Filming the Titanic Quarter from the Goliath Crane (100m up)
Tuesday, 19 May 2020
Celtic Roots Craic 70 – Down at 'The Yard' – The Titanic Quarter
Harland had previously managed the existing Hickson’s Shipyard and bought this yard from his employer in 1858, making his assistant Wolff a partner in the new company. They built ships for the white Star line – the Olympic, Titanic and Britannic – between 1909 and 1914. Harland & Wolff also once owned shipyards in Glasgow, Liverpool, London and Southhampton.
In 1936 the company started an aircraft manufacturing facility with the Short brothers, known as Short Brothers and Harland Ltd. – known locally as Shorts.
In 1898 my great-grandfather died – he’d lived in Glasgow since the age of seventeen – and my grandfather and his older sister then moved back to Northern Ireland, where my great-grandfather was originally from. My grandfather began to work in the joinery workshop in Harland & Wolff’s shipyard – or ’The Yard’ as it was always known.
During the Second World War the shipyard employed about thirty five thousand people, constructing six aircraft carriers and repairing several thousand ships. The aircraft factory – Shorts – were also building Stirling Bombers. In 1941 the Luftwaffe bombed the shipyard heavily, causing a lot of damage to the yard, the city and completely destroying the aircraft factory.
The most famous ship built at Harland & Wolff was, of course, the RMS Titanic, which unfortunately sank on her maiden voyage from Southampton to New York, via Cherbourg in France and Cobh in the south of Ireland. More than 1,500 lives were lost, because the ship didn’t carry enough lifeboats for all the passengers.
I had a great uncle – a man called William George Given – who in 1912 had booked to emigrate to Canada on the Titanic. However, he was so anxious to make the trip that he decided not to wait and took another boat instead – which turned out to be a very good move!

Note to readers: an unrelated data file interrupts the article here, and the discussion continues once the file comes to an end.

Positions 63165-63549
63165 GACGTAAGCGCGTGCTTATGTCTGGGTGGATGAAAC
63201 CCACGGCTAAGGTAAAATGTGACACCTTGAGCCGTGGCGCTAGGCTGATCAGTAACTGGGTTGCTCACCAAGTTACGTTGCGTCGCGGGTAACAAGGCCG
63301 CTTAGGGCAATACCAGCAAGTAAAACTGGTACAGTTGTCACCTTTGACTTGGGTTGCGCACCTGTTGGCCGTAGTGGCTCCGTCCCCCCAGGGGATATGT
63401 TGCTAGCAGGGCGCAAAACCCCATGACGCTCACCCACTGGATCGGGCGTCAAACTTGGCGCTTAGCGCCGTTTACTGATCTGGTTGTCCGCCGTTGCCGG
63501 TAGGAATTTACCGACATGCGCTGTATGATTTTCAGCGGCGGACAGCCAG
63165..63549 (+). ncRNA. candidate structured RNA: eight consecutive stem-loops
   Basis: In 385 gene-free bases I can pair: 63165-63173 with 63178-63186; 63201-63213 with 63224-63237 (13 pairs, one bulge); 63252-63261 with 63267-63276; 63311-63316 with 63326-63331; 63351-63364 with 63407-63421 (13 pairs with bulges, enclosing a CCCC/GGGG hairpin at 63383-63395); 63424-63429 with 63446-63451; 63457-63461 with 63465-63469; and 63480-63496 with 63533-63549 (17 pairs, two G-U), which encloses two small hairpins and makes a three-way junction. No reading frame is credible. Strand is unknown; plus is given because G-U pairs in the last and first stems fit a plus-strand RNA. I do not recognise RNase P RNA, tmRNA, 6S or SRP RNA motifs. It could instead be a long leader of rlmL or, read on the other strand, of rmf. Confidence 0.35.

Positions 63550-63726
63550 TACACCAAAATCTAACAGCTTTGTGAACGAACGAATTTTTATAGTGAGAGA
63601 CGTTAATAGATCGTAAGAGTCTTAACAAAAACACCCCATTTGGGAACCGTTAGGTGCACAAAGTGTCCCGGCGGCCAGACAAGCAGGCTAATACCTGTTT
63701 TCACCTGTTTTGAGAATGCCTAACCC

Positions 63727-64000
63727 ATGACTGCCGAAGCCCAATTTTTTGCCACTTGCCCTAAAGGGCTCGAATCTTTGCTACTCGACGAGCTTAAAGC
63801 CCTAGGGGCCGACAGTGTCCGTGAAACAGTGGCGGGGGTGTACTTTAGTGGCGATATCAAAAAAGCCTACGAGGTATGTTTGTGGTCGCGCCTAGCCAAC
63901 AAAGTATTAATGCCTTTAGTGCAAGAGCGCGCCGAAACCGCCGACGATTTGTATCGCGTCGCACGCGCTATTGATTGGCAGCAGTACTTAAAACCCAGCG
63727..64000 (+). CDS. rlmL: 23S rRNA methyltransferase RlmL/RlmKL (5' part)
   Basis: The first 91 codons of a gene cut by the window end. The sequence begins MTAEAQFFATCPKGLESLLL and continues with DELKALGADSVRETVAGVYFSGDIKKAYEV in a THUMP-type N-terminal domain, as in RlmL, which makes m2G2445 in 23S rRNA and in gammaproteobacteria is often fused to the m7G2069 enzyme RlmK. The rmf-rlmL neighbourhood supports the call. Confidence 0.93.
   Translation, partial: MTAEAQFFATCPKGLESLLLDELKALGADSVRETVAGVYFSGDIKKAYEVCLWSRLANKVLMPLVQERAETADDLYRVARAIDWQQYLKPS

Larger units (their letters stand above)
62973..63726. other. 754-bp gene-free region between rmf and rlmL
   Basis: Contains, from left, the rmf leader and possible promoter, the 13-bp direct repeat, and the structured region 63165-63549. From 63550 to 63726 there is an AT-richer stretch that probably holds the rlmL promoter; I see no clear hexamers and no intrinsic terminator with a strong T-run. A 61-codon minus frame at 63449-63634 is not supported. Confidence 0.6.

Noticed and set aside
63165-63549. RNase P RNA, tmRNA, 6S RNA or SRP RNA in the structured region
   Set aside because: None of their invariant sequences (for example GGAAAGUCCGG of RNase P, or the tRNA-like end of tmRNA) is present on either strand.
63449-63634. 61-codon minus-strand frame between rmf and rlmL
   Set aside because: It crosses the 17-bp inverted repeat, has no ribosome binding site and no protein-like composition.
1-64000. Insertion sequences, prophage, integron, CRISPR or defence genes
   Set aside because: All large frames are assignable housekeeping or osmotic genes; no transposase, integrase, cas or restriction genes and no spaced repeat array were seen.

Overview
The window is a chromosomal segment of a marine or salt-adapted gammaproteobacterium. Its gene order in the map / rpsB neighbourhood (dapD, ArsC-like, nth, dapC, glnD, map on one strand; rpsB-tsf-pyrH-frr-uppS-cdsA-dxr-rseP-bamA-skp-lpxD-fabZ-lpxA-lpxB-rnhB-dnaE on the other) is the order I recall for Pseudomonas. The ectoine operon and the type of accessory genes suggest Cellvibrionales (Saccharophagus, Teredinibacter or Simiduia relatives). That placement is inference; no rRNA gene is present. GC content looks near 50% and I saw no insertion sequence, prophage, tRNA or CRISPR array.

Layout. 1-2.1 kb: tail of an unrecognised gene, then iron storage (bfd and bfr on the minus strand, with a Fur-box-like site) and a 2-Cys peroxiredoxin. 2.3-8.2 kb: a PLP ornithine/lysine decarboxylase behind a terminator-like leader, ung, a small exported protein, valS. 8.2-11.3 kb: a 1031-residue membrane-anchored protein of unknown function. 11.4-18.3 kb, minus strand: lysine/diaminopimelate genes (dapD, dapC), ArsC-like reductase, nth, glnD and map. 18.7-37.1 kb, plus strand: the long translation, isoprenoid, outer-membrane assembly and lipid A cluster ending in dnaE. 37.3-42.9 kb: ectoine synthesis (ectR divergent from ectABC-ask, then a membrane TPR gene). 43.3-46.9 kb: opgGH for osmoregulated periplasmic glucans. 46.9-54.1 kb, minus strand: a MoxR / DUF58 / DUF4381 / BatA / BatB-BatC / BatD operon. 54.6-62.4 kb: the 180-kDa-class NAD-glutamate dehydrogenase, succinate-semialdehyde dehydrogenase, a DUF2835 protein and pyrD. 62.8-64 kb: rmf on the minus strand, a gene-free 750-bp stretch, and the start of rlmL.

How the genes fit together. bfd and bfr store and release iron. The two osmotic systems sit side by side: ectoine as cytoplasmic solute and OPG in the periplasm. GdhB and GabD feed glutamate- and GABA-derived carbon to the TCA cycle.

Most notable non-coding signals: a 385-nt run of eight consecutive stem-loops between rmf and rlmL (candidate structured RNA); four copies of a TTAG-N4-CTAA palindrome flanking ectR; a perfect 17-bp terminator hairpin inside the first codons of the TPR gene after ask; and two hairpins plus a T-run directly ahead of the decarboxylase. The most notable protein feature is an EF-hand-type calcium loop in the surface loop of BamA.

A few years ago the Titanic Belfast visitor centre was opened in what is know known as the Titanic Quarter of the city. You can learn how the ship was built, the history of the shipyard and see what the luxury cabins and ballroom looked like, walk around the slipways, etc. You can also visit the sister ship – the SS Nomadic – which has been restored nearby.
The shipyard is still in operation, though it only employs a small fraction of the thousands who used to work there. Belfast’s skyline is dominated by the two huge yellow cranes – Goliath and Samson – which span 459 feet across the dry dock below and can lift up to 840 tonnes to a height of 230 feet. They were built by the German company Krupp in 1969 and 1974, respectively. Nowadays, instead of building ships the yard mostly repair oil rigs and manufacture wind generators.
In 2011, before the Titanic Centre was built I was asked to film some video from the top of one of the cranes for the new Titanic Belfast website. Four of us went up inside the tapered leg of the crane in a small lift. At the top there is a large room containing two huge diesel engines, which are used to propel the crane along rails. We were able to walk along the top of the gantry, which is over 300 feet above the ground, and film the harbour from it.
While we were filming the weather suddenly changed from beautiful spring sunshine to wind and snow blowing horizontally – so we had to make a hurried escape back to the lift area!